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In vitro assessment of drug sequestration into lysosomes and in silico prediction of implications for drug disposition and therapeutic efficacy


Project Description

Intracellular concentration of a drug is an important determinant of its efficacy, toxicity, and potential drug-drug interactions [1]. Cationic amphiphilic drugs can accumulate in the lysosome organelle due to its acidic pH which facilitates a high degree of ionization, trapping drugs because of limited diffusion of the ionized form back into the cytosol [2,3]. This can result in significantly higher lysosomal drug concentration in comparison to the cytosol with potentially important therapeutic consequence for many clinically used basic drugs; lysosomal accumulation may be either a prerequisite for therapeutic efficacy (e.g. antimalarial drugs) or may lead to phospholipidosis [4]. Over the years, our laboratory has investigated lysosomal sequestration in hepatocytes and alveolar macrophages [3, 5]; current projects involve isolation of lysosomes for direct assessment of this phenomenon [3,5].

The aim of the project is to provide novel quantitative in vitro and in silico assessment of lysosomal sequestration and its impact on unbound drug concentration in the liver and lung, including detailed characterisation and quantification of sequestration mechanisms. Immortalised human hepatocytes (e.g., Fa2N4), alveolar macrophages and isolated lysosomes from these (using in-house methodology) will be used as experimental cell/subcellular systems. Lysosomal sequestration of a range of drugs with different physicochemical properties and with reported evidence of phospholipidosis will be considered for the analysis.

The project will also have a substantial mechanistic modelling component to complement the existing in house data and data yet to be generated experimentally. The project will apply and further refine existing in-house mechanistic in silico cell model (set up in MATLAB software), which enables prediction of drug subcellular distribution and accumulation using specific cell parameters (e.g., lysosomal volume) and relevant drug physicochemical properties (logP, pKa); lipid partitioning and electrostatic interactions are also accounted for. The current experimental approach combined with modelling aims to develop a novel strategy in predicting cellular and lysosomal drug concentrations and implications on therapeutic efficacy and target engagement.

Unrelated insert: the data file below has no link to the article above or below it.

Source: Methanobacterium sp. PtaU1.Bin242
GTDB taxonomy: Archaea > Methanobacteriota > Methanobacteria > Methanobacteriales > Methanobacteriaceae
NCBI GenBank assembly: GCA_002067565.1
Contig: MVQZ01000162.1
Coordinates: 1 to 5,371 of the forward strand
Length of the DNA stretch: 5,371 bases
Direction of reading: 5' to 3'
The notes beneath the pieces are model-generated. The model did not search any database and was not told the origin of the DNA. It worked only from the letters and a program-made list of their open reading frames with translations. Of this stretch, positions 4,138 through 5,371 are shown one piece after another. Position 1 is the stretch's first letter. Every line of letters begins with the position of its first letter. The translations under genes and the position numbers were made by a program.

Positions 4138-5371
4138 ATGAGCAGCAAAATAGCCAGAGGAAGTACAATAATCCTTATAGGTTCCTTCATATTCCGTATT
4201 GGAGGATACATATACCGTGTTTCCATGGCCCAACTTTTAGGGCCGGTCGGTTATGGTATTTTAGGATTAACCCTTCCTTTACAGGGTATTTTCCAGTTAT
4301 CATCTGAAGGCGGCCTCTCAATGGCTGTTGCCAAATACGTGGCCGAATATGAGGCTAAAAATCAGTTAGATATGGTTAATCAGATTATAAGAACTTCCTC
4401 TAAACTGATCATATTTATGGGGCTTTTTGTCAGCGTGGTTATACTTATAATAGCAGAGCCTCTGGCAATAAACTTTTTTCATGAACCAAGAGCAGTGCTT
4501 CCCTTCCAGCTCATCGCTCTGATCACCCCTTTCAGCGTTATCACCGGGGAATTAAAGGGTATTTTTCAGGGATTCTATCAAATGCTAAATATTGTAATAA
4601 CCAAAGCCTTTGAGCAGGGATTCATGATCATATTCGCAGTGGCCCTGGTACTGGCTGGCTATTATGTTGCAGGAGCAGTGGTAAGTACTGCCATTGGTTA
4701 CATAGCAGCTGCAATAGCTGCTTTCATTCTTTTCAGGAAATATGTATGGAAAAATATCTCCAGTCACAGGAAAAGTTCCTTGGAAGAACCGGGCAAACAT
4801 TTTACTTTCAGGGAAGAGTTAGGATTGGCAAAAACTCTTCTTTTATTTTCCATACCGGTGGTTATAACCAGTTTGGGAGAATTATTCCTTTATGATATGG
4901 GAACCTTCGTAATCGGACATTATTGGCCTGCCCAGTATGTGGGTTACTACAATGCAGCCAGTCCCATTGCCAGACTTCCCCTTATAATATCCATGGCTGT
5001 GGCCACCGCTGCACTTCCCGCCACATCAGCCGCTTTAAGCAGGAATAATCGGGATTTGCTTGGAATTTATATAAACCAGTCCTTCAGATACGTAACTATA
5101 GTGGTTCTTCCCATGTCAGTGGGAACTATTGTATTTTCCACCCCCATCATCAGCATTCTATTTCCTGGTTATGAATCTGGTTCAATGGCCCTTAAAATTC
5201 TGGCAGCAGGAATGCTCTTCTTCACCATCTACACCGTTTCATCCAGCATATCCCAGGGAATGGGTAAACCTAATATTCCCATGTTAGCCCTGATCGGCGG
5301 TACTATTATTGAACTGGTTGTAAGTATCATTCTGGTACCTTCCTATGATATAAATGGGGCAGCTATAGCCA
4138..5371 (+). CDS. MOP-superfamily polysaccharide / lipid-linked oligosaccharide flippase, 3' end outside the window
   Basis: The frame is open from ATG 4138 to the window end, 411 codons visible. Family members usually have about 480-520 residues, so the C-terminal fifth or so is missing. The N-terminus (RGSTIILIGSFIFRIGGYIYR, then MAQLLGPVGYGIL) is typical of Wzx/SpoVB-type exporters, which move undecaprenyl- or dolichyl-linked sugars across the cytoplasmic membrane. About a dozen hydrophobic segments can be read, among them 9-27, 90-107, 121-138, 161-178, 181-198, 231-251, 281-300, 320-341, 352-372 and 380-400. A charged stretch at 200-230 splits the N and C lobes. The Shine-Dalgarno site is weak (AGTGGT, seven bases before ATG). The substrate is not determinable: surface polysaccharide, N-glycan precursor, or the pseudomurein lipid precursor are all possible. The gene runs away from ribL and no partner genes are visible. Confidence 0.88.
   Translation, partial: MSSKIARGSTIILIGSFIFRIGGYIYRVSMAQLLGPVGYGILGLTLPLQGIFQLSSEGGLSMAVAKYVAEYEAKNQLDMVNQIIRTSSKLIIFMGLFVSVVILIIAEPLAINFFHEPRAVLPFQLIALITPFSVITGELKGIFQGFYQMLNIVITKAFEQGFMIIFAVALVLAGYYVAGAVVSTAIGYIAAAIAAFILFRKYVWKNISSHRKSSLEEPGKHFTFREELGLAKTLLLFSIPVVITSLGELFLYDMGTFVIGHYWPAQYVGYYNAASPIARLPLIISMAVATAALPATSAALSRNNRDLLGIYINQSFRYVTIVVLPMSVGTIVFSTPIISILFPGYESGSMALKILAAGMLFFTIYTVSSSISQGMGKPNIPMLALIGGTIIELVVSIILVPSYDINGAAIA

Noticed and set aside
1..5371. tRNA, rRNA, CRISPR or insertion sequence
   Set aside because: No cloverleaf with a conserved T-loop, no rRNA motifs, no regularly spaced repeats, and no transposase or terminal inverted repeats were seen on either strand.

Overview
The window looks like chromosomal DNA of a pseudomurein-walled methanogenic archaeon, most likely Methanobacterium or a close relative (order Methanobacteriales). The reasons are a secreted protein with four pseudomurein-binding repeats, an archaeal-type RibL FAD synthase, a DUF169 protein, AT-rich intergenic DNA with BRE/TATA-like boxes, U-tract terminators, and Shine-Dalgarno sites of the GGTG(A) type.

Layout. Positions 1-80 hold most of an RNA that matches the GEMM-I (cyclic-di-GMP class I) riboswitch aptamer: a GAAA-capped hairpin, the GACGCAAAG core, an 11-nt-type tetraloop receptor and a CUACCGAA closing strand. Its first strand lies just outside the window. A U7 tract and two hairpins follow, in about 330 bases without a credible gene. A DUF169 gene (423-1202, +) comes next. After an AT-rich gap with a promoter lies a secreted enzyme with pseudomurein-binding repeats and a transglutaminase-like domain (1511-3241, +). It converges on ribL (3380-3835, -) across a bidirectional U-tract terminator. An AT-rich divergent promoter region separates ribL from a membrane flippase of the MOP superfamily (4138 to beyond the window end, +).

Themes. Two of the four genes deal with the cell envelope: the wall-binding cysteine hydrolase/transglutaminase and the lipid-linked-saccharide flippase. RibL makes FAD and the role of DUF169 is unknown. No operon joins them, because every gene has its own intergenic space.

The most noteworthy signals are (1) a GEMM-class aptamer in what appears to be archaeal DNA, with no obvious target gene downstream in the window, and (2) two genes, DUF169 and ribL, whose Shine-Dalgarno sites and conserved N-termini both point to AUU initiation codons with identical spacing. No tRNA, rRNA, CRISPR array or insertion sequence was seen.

The successful candidate will be trained to perform cell isolation and cell culture techniques developed in-house to provide cells for in vitro studies. In addition, isolation of lysosomes using a novel in-house technique will be performed. Experimental work will also include design and planning of in vitro drug kinetic studies, preparation of relevant reagents together with quantification of drug in experimental samples by LC-MS/MS.

In silico work will involve kinetic analysis of data computational software packages such as MATLAB to further refine existing in silico cell models.

Throughout the PhD project, the student will be provided with opportunities to (and be expected to) develop a high level of presentation of their work, both orally and in writing, for both internal and external audiences. Publications in leading peer reviewed journals are expected.

We are looking for enthusiastic and motivated students that hold (or expect to obtain) a minimum 2.1 degree (or equivalent) in pharmacology, biochemistry, or a related chemistry/biological science area. A strong mathematical background is essential. Previous experience of in vitro systems (e.g., hepatocytes) or cell culturing and mathematical modelling would be an advantage.

Funding Notes

This project has a Band 3 fee. Details of our different fee bands can be found on our website (View Website). For information on how to apply for this project, please visit the Faculty of Biology, Medicine and Health Doctoral Academy website (View Website). Informal enquiries may be made directly to the primary supervisor.

References

1. Chu X, Korzekwa KR, Elsby R, Fenner KS, Galetin A, Lai Y, et al. Intracellular Drug Concentrations and Transporters: Measurement, Modeling and Implications in the Liver. Clin Pharmacol Ther. 94, 126-141 (2013).
2. Kazmi F, Hensley T, Pope C, Funk RS, Loewen GJ, Buckley DB, et al. Lysosomal Sequestration (Trapping) of Lipophilic Amine (Cationic Amphiphilic) Drugs in Immortalized Human Hepatocytes (Fa2N-4 cells). Drug Metab Dispos. 41(4), 897-905 (2013).
3. Hallifax D and Houston JB. Saturable uptake of lipophilic amine drugs into isolated hepatocytes: mechanisms and consequences for quantitative clearance prediction. Drug Metab Dispos. 35, 1325-1332 (2007).
4. Logan R, Funk RS, Axcell E and Krise JP. Drug-drug interactions involving lysosomes: mechanisms and potential clinical implications. Expert Opin Drug Metab Toxicol. 8, 943-958 (2012).
5. Ufuk A, Somers G, Houston JB and Galetin A. In Vitro Assessment of Uptake and Lysosomal Sequestration of Respiratory Drugs in Alveolar Macrophage Cell Line NR8383. Pharm Res 32(12):3937-51 (2015).

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